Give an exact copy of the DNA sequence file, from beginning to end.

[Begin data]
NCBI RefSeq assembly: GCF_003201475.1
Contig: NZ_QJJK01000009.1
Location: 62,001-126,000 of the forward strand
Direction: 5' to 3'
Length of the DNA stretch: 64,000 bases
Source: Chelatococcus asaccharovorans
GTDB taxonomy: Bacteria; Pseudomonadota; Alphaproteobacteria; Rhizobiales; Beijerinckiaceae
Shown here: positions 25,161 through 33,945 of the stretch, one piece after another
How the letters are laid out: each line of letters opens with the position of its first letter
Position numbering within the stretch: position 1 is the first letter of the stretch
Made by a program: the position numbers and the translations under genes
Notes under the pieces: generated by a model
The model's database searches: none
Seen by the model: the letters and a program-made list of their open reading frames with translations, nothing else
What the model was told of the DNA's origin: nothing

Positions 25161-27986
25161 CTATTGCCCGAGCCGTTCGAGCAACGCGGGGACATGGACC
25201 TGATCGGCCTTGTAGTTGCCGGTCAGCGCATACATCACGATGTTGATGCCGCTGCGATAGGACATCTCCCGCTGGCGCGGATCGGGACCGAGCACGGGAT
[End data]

NCBI RefSeq assembly: GCF_003201475.1
Contig: NZ_QJJK01000009.1
Location: 62,001-126,000 of the forward strand
Direction: 5' to 3'
Length of the DNA stretch: 64,000 bases
Source: Chelatococcus asaccharovorans
GTDB taxonomy: Bacteria; Pseudomonadota; Alphaproteobacteria; Rhizobiales; Beijerinckiaceae
Shown here: positions 25,161 through 33,945 of the stretch, one piece after another
How the letters are laid out: each line of letters opens with the position of its first letter
Position numbering within the stretch: position 1 is the first letter of the stretch
Made by a program: the position numbers and the translations under genes
Notes under the pieces: generated by a model
The model's database searches: none
Seen by the model: the letters and a program-made list of their open reading frames with translations, nothing else
What the model was told of the DNA's origin: nothing

Positions 25161-27986
25161 CTATTGCCCGAGCCGTTCGAGCAACGCGGGGACATGGACC
25201 TGATCGGCCTTGTAGTTGCCGGTCAGCGCATACATCACGATGTTGATGCCGCTGCGATAGGACATCTCCCGCTGGCGCGGATCGGGACCGAGCACGGGAT